I also like to use a lot of swimbaits. Soft fish with paddle tails or grubs with twister tails. You can dropshot these, put them on jigs, or just swim them undressed and not attached to anything. Most northern and Midwest bass feed on bluegill, so anything that even remotely looks like a bluegill, will get bit. There are plenty of smaller, and larger bluegill swimbaits to try.

Large Worms
Nothing beats a 10-12 inch worm. Just throw it out there and leave it alone. Let it settle on the bottom. Twitch it every once in a while. Just forget about it and fish a different technique with a different rod. Eventually, your worm rod will explode with action. You will have hooked a huge bass. Make sure you are using a larger wide gap hook (like 4/0-6/0), so that the bass will hook itself. Big bass like large worms because they don’t have to chase them around and expend a lot of energy to get a big meal. They are especially lazy like this in colder water.

Tube Baits
Tube baits, like dressed jigs, are very versatile. Largemouth bass love them, they aren’t just for smallmouth bass. The fall rate matters. Use a lead jig with lower weights to make it almost weightless and heavier if you want to get to the bottom more quickly. They can be swam, bounced around cover, jigged up and down. Bass will usually hit it on the pauses. Use it like a jig or swimbait. Very versatile. One trick is to fill the tube with some fish attractant gel or flavor to attract more fish. Bass have great noses and can smell wounded baitfish from a mile away.

Big Baits
Using huge pike/muskie swim baits like Huddlestons, large spinners, large jigs with huge, plump trailers, large, long worms, large cranks will work to catch huge bass. Even up here in the north. These are usually used in large southern reservoirs or northern lakes to catch pike and muskies, but you’ll be surprised that they catch plenty of large bass too. You just have to be more patient and realize that you will not get a bite on every cast. In fact, you may not get a bite at all. A lot of times just letting it sit on the bottom and very occasional twitching will be your best technique. Another big bass technique is to throw a rattling lipless crank and just let it sit on the bottom. Twitch it every 2-3 minutes. See what happens. Same with large worms. Just throw it out there and forget about it (or retrieve very slowly). Swimbaits you’ll have to retrieve, just do it slowly. Spinners and large cranks will have to be retrieved, they will get you a reaction strike. But you may have to do it all day and just get one or two bites. Slow retrieving a large worm on the bottom Texas rigged or Carolina rigged works very well too and can cover a lot of ground.

Plastics Colors
This is pretty simple. If the water is crystal clear and you can see down past 15 feet, use clears, smokes, whites, and translucents. If the water is moderately clear, you can see between 3-15 feet, use browns and greens (more natural colors). If the water is murky and you can see 0-3 feet, use dark blue, blacks, dark purples. It’s that simple. Most lakes fall into the 3-10 or 3-15 feet of visibility, hence most plastic baits are usually green or brown. Chartreuse is the only exception to these rules. Fish can see yellow/green very well and chartreuse works in most conditions, especially murky water. You’ll see a lot of black grubs with chartreuse tails for murky water.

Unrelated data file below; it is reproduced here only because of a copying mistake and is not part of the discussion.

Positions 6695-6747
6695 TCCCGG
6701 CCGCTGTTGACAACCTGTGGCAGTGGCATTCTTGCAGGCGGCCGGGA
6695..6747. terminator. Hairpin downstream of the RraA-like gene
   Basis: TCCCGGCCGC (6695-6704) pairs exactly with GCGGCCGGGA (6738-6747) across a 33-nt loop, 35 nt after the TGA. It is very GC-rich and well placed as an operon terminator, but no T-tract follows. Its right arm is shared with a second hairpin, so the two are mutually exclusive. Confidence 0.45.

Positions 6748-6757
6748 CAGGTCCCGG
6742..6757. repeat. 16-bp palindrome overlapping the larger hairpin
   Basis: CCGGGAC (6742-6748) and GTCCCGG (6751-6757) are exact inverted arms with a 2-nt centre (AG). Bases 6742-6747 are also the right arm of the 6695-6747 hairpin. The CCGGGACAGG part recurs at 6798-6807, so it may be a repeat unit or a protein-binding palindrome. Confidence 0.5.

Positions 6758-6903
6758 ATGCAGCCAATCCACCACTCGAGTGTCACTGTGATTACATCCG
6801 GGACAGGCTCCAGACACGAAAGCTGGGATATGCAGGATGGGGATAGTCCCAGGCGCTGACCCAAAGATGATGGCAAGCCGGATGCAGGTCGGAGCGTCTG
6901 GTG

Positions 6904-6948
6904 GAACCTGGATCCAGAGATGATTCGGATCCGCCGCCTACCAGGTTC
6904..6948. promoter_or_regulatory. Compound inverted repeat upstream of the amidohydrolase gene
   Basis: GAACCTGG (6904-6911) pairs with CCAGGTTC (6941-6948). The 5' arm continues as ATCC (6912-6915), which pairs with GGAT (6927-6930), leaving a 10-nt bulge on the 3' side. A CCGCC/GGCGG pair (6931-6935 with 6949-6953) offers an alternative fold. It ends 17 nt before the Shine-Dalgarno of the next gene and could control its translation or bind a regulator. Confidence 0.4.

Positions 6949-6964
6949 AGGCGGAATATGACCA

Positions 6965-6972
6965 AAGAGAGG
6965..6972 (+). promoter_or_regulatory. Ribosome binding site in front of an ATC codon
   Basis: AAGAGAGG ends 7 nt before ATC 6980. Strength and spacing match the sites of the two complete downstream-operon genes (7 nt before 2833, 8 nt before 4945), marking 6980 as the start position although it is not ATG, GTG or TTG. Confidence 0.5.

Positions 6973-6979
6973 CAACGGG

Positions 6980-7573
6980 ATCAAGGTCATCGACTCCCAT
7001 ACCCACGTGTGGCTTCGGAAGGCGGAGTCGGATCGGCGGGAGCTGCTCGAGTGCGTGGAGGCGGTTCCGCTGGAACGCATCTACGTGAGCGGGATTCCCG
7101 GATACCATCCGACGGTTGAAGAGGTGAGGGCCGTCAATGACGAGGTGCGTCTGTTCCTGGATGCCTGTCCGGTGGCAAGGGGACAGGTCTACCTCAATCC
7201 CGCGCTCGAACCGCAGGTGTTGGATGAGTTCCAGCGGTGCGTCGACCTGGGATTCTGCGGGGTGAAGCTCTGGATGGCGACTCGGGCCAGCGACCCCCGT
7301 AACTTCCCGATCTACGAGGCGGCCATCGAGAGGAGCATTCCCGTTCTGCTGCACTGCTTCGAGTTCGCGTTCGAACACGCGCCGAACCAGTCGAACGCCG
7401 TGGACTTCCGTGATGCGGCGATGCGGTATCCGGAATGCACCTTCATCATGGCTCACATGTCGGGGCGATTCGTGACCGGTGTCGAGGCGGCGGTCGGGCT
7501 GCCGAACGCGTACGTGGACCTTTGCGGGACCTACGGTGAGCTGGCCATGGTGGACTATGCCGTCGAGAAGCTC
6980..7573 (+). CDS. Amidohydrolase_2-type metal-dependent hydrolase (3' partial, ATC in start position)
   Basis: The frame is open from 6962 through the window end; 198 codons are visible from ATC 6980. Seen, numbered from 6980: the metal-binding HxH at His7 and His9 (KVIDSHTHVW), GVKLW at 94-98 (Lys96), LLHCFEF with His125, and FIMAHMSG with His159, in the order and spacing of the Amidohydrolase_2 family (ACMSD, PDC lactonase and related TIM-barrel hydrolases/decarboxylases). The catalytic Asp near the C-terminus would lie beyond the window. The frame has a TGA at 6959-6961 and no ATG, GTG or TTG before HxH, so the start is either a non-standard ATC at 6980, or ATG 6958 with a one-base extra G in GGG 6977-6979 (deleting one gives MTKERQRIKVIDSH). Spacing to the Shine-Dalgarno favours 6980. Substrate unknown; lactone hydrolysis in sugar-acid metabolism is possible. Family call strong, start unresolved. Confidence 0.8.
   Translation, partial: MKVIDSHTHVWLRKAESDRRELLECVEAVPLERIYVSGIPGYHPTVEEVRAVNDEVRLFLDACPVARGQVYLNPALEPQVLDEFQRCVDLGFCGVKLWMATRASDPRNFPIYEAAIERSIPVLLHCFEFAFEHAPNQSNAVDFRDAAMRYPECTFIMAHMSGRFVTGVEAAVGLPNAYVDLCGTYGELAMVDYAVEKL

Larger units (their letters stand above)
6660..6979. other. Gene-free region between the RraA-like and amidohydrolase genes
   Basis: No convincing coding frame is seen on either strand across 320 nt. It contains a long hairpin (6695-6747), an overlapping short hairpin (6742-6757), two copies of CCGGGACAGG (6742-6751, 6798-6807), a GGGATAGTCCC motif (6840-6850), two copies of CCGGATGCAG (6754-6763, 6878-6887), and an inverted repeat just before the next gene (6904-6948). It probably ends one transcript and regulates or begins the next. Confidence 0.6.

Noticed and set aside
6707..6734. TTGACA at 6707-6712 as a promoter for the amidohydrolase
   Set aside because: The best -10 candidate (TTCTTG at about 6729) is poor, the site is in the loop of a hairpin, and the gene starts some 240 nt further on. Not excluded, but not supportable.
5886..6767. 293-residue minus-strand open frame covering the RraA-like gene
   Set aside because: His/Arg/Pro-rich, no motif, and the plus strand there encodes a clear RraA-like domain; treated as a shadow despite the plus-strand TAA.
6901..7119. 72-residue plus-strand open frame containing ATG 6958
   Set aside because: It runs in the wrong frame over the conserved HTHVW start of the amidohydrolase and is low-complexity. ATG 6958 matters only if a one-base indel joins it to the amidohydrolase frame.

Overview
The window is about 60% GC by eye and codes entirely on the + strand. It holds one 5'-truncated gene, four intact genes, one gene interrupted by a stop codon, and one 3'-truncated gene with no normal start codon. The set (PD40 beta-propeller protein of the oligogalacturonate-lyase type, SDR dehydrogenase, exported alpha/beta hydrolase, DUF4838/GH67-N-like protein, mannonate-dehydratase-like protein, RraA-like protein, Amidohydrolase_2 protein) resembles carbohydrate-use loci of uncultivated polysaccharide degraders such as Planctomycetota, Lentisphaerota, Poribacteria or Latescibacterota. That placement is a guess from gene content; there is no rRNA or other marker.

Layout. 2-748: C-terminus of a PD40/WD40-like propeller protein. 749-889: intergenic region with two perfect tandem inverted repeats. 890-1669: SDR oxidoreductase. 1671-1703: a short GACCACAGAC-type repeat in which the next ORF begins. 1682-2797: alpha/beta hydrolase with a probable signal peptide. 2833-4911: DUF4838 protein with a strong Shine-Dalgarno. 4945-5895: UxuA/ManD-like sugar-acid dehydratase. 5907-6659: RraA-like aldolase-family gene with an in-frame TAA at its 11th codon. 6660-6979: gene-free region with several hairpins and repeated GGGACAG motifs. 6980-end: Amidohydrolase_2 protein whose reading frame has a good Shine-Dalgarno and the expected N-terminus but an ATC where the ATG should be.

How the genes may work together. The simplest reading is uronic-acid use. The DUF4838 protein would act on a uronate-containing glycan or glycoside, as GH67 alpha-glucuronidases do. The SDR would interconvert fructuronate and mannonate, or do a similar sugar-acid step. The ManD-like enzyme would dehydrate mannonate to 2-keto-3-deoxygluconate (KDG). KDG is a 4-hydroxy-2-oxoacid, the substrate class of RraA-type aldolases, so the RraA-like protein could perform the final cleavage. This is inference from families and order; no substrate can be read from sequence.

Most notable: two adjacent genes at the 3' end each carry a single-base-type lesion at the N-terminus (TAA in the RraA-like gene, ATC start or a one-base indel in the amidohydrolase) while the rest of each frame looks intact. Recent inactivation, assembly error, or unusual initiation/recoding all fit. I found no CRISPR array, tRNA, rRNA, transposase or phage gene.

Fancier Techniques
There are a few other techniques I’ll try to get a bite of none of the above are working. Sometimes I’ll try a Carolina rig with a weight and a floating jig head dressed with a curly tail worm or other swimbait. That helps float the worm off the bottom and make it easier to strike. This especially works in fast current like a flowing river. Great for spawning river walleye and river bass.

I’ve also used an Alabama Rig. This has gotten me lots of strikes and is a lot of fun. Rigging up a bunch of swimbaits to look like a school of fish is pretty exciting. I usually throw this on my 60 pound braid rod because it’s very heavy. It definitely works when other more conventional baits haven’t worked. Sometimes you’ll catch two at once.

Sometimes I’ll Texas rig worms and cast them out far and just slowly retrieve them on the bottom. I generally like to power fish, but sometimes a slow presentation works.

Sometimes I’ll try monster sized baits and see if they get any bites. Stuff that pike will bite. Huge eels, huge swim baits, huge in line spinners, huge 8XD and 10XD crank baits. Anything big. Just to see if that’ll work. Large bass will hit these.

Sometimes I’ll switch to even smaller sizes if I’m not getting a bite. Things that bluegill or crappie will bite on. Mainly to see what the bass like. If I’m using a 2.5 crank bait, I’ll downsize to 1.5 and even throw out things that are even smaller. Smaller jigs, smaller tubes, smaller swimbaits, just downsize everything.

Occasionally I’ll try very small top water poppers or even floating flys. I bet I’d get a lot more bites if I started with these. I have a fly fishing rod and an entire fly fishing selection, but I don’t use it that often. Bass and bluegill love hitting small things floating on top of the water. They’ll even jump out of the water to hit it before it lands. Very exciting to watch. You should have at least one small frog type lure.

Those are my usual northern and midwest bass catching techniques. Hopefully, you will find them useful. Feel free to share your techniques. You can use these on almost any body of water. Small farm ponds have tons of bass and will usually strike at anything since there is little to no fishing pressure. During the hottest days of summer though, you will struggle. Fishing for largemouth bass in northwest Ohio and southeast Michigan is tons of fun! Enjoy it!